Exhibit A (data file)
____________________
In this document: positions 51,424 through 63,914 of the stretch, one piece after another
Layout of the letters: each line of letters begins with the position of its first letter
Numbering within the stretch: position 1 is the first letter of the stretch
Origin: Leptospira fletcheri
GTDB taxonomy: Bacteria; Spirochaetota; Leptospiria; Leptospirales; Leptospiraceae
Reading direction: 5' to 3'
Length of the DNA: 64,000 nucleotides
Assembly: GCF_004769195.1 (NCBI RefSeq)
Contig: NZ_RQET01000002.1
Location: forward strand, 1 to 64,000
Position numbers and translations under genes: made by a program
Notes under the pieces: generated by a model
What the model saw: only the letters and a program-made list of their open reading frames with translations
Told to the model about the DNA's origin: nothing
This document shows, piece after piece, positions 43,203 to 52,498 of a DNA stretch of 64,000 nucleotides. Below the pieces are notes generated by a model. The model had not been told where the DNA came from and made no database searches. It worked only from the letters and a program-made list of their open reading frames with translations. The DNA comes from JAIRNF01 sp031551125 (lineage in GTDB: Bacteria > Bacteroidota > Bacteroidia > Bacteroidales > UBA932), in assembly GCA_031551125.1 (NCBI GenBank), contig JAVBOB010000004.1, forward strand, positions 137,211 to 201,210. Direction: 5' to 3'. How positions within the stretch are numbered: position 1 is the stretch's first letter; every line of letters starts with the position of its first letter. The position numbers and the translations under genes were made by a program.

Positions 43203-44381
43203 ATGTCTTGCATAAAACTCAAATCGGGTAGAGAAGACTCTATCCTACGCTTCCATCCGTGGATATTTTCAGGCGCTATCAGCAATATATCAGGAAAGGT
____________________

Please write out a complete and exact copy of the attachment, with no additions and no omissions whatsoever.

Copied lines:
In this document: positions 51,424 through 63,914 of the stretch, one piece after another
Layout of the letters: each line of letters begins with the position of its first letter
Numbering within the stretch: position 1 is the first letter of the stretch
Origin: Leptospira fletcheri
GTDB taxonomy: Bacteria; Spirochaetota; Leptospiria; Leptospirales; Leptospiraceae
Reading direction: 5' to 3'
Length of the DNA: 64,000 nucleotides
Assembly: GCF_004769195.1 (NCBI RefSeq)
Contig: NZ_RQET01000002.1
Location: forward strand, 1 to 64,000
Position numbers and translations under genes: made by a program
Notes under the pieces: generated by a model
What the model saw: only the letters and a program-made list of their open reading frames with translations
Told to the model about the DNA's origin: nothing
This document shows, piece after piece, positions 43,203 to 52,498 of a DNA stretch of 64,000 nucleotides. Below the pieces are notes generated by a model. The model had not been told where the DNA came from and made no database searches. It worked only from the letters and a program-made list of their open reading frames with translations. The DNA comes from JAIRNF01 sp031551125 (lineage in GTDB: Bacteria > Bacteroidota > Bacteroidia > Bacteroidales > UBA932), in assembly GCA_031551125.1 (NCBI GenBank), contig JAVBOB010000004.1, forward strand, positions 137,211 to 201,210. Direction: 5' to 3'. How positions within the stretch are numbered: position 1 is the stretch's first letter; every line of letters starts with the position of its first letter. The position numbers and the translations under genes were made by a program.

Positions 43203-44381
43203 ATGTCTTGCATAAAACTCAAATCGGGTAGAGAAGACTCTATCCTACGCTTCCATCCGTGGATATTTTCAGGCGCTATCAGCAATATATCAGGAAAGGT